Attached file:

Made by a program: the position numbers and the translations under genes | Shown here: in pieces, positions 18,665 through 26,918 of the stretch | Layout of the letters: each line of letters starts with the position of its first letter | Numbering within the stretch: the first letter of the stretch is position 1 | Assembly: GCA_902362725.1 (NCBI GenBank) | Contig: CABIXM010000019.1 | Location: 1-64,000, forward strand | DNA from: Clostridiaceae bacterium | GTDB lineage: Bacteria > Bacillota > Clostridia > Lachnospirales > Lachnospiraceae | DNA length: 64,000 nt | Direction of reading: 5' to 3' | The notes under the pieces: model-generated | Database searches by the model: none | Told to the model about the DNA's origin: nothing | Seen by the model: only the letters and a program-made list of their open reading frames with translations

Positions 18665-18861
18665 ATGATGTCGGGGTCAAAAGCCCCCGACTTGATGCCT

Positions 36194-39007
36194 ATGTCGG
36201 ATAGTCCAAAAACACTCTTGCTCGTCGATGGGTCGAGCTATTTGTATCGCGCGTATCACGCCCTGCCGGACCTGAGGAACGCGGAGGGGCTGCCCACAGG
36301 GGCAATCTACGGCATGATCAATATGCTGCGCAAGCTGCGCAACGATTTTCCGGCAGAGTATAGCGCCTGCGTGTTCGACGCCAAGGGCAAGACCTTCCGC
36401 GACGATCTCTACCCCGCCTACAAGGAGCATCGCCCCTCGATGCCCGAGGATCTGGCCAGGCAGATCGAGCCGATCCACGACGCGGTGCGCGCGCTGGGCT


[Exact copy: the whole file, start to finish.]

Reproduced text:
Made by a program: the position numbers and the translations under genes | Shown here: in pieces, positions 18,665 through 26,918 of the stretch | Layout of the letters: each line of letters starts with the position of its first letter | Numbering within the stretch: the first letter of the stretch is position 1 | Assembly: GCA_902362725.1 (NCBI GenBank) | Contig: CABIXM010000019.1 | Location: 1-64,000, forward strand | DNA from: Clostridiaceae bacterium | GTDB lineage: Bacteria > Bacillota > Clostridia > Lachnospirales > Lachnospiraceae | DNA length: 64,000 nt | Direction of reading: 5' to 3' | The notes under the pieces: model-generated | Database searches by the model: none | Told to the model about the DNA's origin: nothing | Seen by the model: only the letters and a program-made list of their open reading frames with translations

Positions 18665-18861
18665 ATGATGTCGGGGTCAAAAGCCCCCGACTTGATGCCT

Positions 36194-39007
36194 ATGTCGG
36201 ATAGTCCAAAAACACTCTTGCTCGTCGATGGGTCGAGCTATTTGTATCGCGCGTATCACGCCCTGCCGGACCTGAGGAACGCGGAGGGGCTGCCCACAGG
36301 GGCAATCTACGGCATGATCAATATGCTGCGCAAGCTGCGCAACGATTTTCCGGCAGAGTATAGCGCCTGCGTGTTCGACGCCAAGGGCAAGACCTTCCGC
36401 GACGATCTCTACCCCGCCTACAAGGAGCATCGCCCCTCGATGCCCGAGGATCTGGCCAGGCAGATCGAGCCGATCCACGACGCGGTGCGCGCGCTGGGCT